Businesses have the potential to amplify environmentalism.
Julia said: ‘I realised quite early that it’s very important for people to recognise that there was a clear link between everything that we do, everything that we do will have an impact on the environment in one way or the other.’
When writing her book, The Green Consumer Guide, she realised that businesses assumed there wasn’t a demand for greener products when, in fact, there was.
She said: ‘There was a huge swath of consumers who really wanted to do something but didn’t know what they could be doing and we caught that.’
Julia noted that the 1980’s became a time when consumers and businesses alike were becoming increasingly aware of sustainability.
However, she was often criticised for working with businesses and her work was always stuck between zealous environmentalists and businesses.
She said: ‘If you attack businesses completely, the only response they will have is to ignore you because they can’t do anything. What we wanted to do is say businesses have the solutions.
‘Although I do occasionally campaign, I do very much understand working with businesses and getting them to value what can be done.’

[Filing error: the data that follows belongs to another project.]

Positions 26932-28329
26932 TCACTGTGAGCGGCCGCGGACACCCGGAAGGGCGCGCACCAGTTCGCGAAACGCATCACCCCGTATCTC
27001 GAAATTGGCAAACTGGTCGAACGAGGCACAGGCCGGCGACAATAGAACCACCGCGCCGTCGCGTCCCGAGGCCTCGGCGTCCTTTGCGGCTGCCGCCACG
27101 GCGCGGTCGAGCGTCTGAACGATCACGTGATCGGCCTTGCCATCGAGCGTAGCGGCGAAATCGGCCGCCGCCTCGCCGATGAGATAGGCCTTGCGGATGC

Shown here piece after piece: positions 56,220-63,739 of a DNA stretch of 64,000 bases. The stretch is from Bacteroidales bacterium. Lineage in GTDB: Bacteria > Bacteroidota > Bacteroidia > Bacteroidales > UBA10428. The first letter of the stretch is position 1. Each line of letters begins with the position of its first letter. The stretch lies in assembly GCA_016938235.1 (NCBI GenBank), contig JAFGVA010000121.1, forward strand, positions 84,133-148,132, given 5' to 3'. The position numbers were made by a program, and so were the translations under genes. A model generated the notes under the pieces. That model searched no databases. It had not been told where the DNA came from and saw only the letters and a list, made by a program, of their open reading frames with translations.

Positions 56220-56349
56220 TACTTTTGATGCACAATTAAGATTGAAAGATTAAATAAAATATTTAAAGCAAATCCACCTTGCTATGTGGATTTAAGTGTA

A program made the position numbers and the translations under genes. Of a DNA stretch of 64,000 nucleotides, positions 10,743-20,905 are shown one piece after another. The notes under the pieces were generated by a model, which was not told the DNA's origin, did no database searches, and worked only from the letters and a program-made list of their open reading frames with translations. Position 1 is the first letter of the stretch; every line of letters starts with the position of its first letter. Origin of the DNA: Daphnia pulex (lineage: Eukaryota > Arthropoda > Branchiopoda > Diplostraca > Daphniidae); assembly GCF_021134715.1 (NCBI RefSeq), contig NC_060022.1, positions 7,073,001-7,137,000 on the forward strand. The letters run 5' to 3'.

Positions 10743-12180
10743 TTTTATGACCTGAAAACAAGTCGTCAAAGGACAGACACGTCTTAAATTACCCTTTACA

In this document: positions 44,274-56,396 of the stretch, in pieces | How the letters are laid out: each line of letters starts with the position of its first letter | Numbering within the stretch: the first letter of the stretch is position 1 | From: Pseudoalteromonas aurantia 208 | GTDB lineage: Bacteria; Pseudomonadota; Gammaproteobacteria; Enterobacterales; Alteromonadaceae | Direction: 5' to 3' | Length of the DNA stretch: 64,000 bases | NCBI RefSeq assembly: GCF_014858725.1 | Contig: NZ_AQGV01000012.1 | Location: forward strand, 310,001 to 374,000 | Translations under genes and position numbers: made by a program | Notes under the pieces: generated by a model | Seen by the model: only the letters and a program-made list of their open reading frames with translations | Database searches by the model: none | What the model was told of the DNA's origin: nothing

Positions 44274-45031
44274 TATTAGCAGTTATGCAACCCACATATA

Julia said that businesses today need to get serious about their environmental impact.
She said: ‘So many businesses say that they want to do exactly what they’re doing but a little bit greener.
‘I don’t think there’s a conflict between making money and doing good but I do think there’s a conflict in terms of staying with the same business mindset as they always had.
‘You take the big oil companies, I don’t think they should be piling on more and more oil exploration. They should be putting that money into improving the grid and increasing renewables.’
Consumers, she noted, have an important role to play in environmentalism.
She said: ‘I see the power of the consumer in terms of putting their messages to business and changing that culture.
‘I don’t think you can sit there saying the consumer isn’t making any difference because that there is that increased awareness.
‘Is the government ever going to tax fuel or flights or any of the negative things if the majority of the people think its all a whole load of rubbish? Or are they going to do it if, instead, the majority of the people welcome that positive change and are prepared to shift their behaviour?
‘We have to demonstrate that we [consumers] care through what we consume, what we buy and how we act.’
Although she will continue with her work in environmentalism, she has become more pessimistic given the current situation of the planet.
Listen to the full podcast to find out what Julia thinks of the current state of sustainability and remember to subscribe to our newsletter.